Scientific instrument maker Bruker continues to advance the technology of nuclear magnetic resonance imaging in the biological and health sciences. But wine quality is an important field, too, receiving serious attention from the company’s NMR experts.
In August, Bruker introduced a new cryoprobe for enabling novel NMR functional structural biology investigations into larger globular proteins and protein complexes. The new 8 mm N TROSY Cryoprobe provides twice the sensitivity of previous 5 mm detection, and 50% greater C sensitivity at 800 MHz, allowing researchers to obtain essential information in crowded spectral regions.
Meanwhile, placements of its new compact 1.0 GHz NMR systems are mounting at research institutions worldwide. Bruker has received three orders for the systems from the RIKEN Center for Biosystems Dynamics Research in Yokohama, Japan, the Precision Medicine and Metabolism Lab at CIC bioGUNE, and the BioNMR Group at Universitat de Barcelona, both in Spain.
The Ascend Evo 1.0 GHz NMR magnet utilizes hybrid high temperature superconductor technology for operation at 4.2 Kelvin in single-story labs. The significantly reduced footprint, weight, and ceiling height, along with a 65% reduction in helium consumption, provides more structural biology principal investigators, universities, and research centers, as well as biopharma companies access to the sensitivity and resolution of GHz NMR.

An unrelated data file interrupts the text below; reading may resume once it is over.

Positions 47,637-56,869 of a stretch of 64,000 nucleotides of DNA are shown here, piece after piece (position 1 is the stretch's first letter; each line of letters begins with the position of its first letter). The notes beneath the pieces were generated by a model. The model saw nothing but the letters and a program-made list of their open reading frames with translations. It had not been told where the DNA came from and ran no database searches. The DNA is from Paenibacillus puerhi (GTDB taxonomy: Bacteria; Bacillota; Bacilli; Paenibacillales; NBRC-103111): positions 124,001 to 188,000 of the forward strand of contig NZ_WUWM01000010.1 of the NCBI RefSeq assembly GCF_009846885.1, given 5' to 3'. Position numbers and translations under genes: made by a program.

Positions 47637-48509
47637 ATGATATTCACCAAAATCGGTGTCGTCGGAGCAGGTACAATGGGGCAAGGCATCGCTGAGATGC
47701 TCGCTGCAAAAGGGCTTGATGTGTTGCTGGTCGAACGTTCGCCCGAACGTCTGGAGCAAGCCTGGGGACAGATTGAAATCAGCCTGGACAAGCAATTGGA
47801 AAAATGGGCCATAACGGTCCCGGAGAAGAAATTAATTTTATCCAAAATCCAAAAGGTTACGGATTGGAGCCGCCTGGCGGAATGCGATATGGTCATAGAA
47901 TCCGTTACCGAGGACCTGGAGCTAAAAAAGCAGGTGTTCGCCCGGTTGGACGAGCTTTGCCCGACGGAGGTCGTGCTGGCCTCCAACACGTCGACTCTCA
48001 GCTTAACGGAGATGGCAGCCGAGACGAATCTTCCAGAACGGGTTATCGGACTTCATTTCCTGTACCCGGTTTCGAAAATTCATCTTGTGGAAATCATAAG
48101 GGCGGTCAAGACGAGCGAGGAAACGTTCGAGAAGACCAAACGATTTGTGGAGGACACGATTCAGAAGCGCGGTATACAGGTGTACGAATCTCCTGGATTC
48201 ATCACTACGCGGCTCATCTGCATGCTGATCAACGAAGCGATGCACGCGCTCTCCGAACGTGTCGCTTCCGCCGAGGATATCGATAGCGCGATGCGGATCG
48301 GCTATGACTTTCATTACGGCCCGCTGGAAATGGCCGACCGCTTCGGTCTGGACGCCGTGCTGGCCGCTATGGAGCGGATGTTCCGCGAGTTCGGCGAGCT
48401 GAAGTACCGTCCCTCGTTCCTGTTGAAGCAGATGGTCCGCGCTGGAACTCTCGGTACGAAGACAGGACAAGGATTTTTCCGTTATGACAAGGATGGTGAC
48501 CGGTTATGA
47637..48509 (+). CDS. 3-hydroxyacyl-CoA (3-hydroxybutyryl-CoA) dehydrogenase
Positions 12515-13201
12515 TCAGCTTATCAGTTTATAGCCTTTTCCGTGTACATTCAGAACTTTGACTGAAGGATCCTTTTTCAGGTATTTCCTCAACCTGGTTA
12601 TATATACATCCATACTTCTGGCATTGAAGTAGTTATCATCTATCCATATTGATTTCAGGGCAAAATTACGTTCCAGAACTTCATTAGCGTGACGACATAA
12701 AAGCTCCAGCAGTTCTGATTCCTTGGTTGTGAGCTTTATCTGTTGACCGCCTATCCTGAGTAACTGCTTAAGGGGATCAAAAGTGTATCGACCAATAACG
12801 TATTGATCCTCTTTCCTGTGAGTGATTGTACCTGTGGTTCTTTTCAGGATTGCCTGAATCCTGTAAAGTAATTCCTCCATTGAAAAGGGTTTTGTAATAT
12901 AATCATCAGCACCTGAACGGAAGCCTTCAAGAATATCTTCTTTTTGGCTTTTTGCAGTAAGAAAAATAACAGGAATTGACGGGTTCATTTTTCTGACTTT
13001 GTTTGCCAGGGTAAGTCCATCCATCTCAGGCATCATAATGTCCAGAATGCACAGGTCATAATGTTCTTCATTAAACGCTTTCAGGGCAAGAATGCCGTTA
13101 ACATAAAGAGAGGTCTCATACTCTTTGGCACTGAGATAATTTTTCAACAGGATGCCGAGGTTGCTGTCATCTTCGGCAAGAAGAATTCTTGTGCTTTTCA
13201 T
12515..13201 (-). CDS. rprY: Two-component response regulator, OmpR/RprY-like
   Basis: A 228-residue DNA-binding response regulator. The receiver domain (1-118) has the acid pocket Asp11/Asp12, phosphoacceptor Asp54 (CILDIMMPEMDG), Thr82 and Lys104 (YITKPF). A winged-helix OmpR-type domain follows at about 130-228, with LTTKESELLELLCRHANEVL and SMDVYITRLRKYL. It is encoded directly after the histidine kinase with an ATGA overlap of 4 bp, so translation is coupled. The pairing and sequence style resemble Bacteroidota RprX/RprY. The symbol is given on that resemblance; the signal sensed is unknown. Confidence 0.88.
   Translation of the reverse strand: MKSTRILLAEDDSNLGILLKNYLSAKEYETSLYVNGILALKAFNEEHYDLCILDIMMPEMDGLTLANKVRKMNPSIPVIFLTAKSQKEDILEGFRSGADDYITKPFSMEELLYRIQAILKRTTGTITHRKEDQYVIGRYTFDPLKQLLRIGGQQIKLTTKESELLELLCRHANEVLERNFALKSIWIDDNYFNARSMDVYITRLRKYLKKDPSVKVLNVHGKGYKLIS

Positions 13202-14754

Food and beverage analysis are important areas for NMR also, and Bruker reports several new developments, notably in determining wine quality. Recently, its equipment has begun playing a central role in a new wine authentication service by Estación Enológica de Haro (EEH), a public and governmental laboratory situated in the major wine growing region of La Rioja, Spain.
The first of its kind to be provided by a laboratory in Spain, the service uses Bruker’s NMR spectroscopy to identify origin, variety, and authenticity of wine throughout the supply chain. The detailed analysis helps wine producers, importers and distributors detect and prevent the most common types of wine fraud by verifying wine identity.
Spain’s wine export market is valued at €2.63 billion and, as a premium product, it is vulnerable to many types of economically motivated fraud (EMF). As consumers increasingly demand authenticity and transparency of origin in their food and drinks, the new NMR analysis service helps growers and importers to protect their brand reputation, safeguard consumer trust and maintain product value.
EEH has used Bruker’s Wine-Profiling module on the NMR FoodScreener platform to analyze wine samples since 2015. The specialist lab evaluates 25,000 samples and conducts around 263,000 analyses every year using different methods and techniques, which include NMR. Bruker is also working with EEH to further grow the database of wines, running samples from Spain as well as with France, Italy, and Hungary, to create baselines along Europe, preventing economical and quality fraud.
NMR is a highly reproducible analytical technique that helps complete the chain of authenticity in high-end wine supply chains by providing what is essentially a fingerprint of a sample. Each fingerprint contains 52 parameters to allow the creation of robust databases, providing a reference for all molecular constituents.